STAT 100Statistical Concepts and Reasoning Keystone/General Education Course3-4
or STAT 200 Elementary Statistics Keystone/General Education Course
Outdoor Recreation Management Option (49-50 credits)

Available at the following campuses: University Park

Prescribed Courses
Prescribed Courses: Require a grade of C or better
RPTM 101Introduction to Recreation Services3
RPTM 320Recreation Resource Planning and Management3
RPTM 325Principles of Environmental Interpretation3
RPTM 330Adventure-Based Program Leadership3
RPTM 394Orientation to Internship1
RPTM 435Recreation Facilities Planning and Management3
RPTM 495AInternship in Recreation Services12
Additional Courses
CAS 283Communication and Information Technology I Keystone/General Education Course3-4
or CMPSC 203 Introduction to Spreadsheets and Databases Keystone/General Education Course
Supporting Courses and Related Areas
Select 18 credits in an Outdoor Recreation pathway. Consult with an adviser to review course recommendations and pathways. At least 6 credits in RPTM must be completed at the 400 level (not including core or prescribed courses).18

 Program Learning Objectives

  • Content Knowledge: Demonstrate knowledge of the fundamental concepts in RPTM including social & behavioral science theories and models used in RPTM, leadership, programming, facility design & management, evaluation, inclusion of diverse populations, marketing, and operations & strategic management.
  • Communication: Demonstrate effective oral and written communication skills.
  • Critical Thinking and Analytical Skills: Apply critical thinking, analytical, and deductive reasoning skills to evaluate and synthesize information from diverse sources and to make appropriate decisions and/or take appropriate action.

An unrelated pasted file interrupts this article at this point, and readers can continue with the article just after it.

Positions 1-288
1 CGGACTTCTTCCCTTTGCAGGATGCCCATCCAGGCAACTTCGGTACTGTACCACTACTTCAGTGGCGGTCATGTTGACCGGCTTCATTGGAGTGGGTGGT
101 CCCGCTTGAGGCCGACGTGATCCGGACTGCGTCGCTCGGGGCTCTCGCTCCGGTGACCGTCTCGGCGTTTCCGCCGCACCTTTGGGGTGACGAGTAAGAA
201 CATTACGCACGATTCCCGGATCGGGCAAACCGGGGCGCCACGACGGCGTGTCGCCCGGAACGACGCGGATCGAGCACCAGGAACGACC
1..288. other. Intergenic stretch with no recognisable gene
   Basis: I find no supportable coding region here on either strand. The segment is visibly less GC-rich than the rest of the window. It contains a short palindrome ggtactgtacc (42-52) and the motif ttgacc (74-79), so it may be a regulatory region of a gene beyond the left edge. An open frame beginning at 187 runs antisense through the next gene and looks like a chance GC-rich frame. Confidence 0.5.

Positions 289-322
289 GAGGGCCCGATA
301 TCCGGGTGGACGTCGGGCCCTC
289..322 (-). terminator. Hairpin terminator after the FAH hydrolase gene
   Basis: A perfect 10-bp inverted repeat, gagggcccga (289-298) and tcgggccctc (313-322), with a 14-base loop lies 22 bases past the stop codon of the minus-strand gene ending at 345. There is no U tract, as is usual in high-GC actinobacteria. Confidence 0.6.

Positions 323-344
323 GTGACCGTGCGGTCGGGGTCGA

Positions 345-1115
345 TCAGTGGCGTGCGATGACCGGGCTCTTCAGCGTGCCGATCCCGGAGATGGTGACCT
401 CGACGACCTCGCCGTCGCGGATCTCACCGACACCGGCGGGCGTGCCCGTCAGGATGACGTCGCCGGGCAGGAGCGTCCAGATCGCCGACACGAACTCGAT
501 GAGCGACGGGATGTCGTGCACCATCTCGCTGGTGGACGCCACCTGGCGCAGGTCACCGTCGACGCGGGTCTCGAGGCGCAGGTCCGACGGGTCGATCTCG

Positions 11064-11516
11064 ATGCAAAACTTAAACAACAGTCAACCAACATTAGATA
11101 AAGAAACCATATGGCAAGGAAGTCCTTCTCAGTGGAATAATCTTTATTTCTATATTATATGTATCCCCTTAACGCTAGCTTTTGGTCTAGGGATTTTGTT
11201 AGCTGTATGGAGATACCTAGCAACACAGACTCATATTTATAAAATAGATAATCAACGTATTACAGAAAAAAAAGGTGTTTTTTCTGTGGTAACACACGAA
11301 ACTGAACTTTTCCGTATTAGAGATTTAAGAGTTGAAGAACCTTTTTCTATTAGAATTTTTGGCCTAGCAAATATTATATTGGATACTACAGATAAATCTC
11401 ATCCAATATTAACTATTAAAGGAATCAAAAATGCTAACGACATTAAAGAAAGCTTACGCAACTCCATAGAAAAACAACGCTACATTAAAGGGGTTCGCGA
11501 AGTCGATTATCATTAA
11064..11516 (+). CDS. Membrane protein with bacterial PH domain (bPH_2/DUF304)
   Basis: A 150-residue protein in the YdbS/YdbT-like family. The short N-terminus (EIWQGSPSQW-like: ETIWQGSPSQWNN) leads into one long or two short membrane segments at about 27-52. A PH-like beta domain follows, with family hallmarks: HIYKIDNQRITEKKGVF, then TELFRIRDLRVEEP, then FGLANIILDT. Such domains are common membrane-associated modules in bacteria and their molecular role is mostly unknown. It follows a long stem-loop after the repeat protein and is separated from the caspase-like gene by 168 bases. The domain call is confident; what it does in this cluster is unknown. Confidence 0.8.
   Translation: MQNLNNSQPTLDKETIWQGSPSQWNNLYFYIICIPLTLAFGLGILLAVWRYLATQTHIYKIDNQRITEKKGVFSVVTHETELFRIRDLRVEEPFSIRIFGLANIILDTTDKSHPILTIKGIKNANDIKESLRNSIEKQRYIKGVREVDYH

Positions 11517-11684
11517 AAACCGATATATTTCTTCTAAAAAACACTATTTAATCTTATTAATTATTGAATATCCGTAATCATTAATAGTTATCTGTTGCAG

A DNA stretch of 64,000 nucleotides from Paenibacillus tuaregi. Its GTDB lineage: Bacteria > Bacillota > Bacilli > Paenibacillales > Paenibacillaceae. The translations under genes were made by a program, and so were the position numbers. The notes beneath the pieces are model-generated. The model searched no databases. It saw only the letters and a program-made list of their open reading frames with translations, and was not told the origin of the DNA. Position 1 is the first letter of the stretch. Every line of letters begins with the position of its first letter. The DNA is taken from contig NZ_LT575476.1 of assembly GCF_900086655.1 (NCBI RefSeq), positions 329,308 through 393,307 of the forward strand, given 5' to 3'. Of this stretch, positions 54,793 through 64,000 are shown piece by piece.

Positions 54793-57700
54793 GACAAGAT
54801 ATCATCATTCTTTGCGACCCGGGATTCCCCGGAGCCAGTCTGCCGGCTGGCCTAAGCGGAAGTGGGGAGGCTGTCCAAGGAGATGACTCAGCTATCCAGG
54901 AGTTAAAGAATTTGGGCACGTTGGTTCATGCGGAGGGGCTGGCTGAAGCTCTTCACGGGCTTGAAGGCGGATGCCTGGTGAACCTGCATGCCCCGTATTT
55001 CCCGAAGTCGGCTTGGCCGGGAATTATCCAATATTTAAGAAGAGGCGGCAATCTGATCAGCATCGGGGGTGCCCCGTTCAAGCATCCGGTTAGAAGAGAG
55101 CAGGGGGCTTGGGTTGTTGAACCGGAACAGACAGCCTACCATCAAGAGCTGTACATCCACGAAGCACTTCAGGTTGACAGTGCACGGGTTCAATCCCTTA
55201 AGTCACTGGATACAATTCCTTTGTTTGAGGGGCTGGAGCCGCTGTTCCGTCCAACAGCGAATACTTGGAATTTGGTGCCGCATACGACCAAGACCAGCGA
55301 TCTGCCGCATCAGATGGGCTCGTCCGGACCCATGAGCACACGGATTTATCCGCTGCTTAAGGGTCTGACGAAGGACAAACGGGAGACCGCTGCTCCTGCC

• Management: Use appropriate leadership and management skills to design, implement, and evaluate an initiative.
  • Professionalism: Demonstrate a consistent ability to work autonomously in a professional manner and manage complex ethical and professional issues in accordance with current professional and/or ethical codes of practice.

Academic Advising

The objectives of the university’s academic advising program are to help advisees identify and achieve their academic goals, to promote their intellectual discovery, and to encourage students to take advantage of both in-and out-of class educational opportunities in order that they become self-directed learners and decision makers.

Both advisers and advisees share responsibility for making the advising relationship succeed. By encouraging their advisees to become engaged in their education, to meet their educational goals, and to develop the habit of learning, advisers assume a significant educational role. The advisee's unit of enrollment will provide each advisee with a primary academic adviser, the information needed to plan the chosen program of study, and referrals to other specialized resources.

READ SENATE POLICY 32-00: ADVISING POLICY

University Park

Deb Houser
Academic Adviser
701B Ford Building
University Park, PA 16802
814-863-8989
dmh44@psu.edu

World Campus

Undergraduate Academic Advising
301 Outreach Building
University Park, PA 16802
814-863-3283
advising@outreach.psu.edu

Abington

Fran Sessa, Ph.D.
Division Head, Social Sciences and Associate Professor of Psychology
1600 Woodland Road
Abington, PA 19001
215-881-7406
fms11@psu.edu

Jacob Benfield, Ph.D.
Associate Professor of Psychology
1600 Woodland Road
Abington, PA 19001
215-881-7528
jab908@psu.edu

Greater Allegheny

Erica Tachoir
101 Frable Building
4000 University Drive
McKeesport, PA 15132
412-675-9117
eec16@psu.edu

Suggested Academic Plan

The suggested academic plan(s) listed on this page are the plan(s) that are in effect during the 2021-22 academic year. To access previous years' suggested academic plans, please visit the archive to view the appropriate Undergraduate Bulletin edition (Note: the archive only contain suggested academic plans beginning with the 2018-19 edition of the Undergraduate Bulletin).

Commercial Recreation and Tourism Option: Recreation, Park, and Tourism Management, B.S. at University Park Campus

The course series listed below provides only one of the many possible ways to move through this curriculum. The University may make changes in policies, procedures, educational offerings, and requirements at any time. This plan should be used in conjunction with your degree audit (accessible in LionPATH as either an Academic Requirements or What If report). Please consult with a Penn State academic adviser on a regular basis to develop and refine an academic plan that is appropriate for you.

First Year
FallCreditsSpringCredits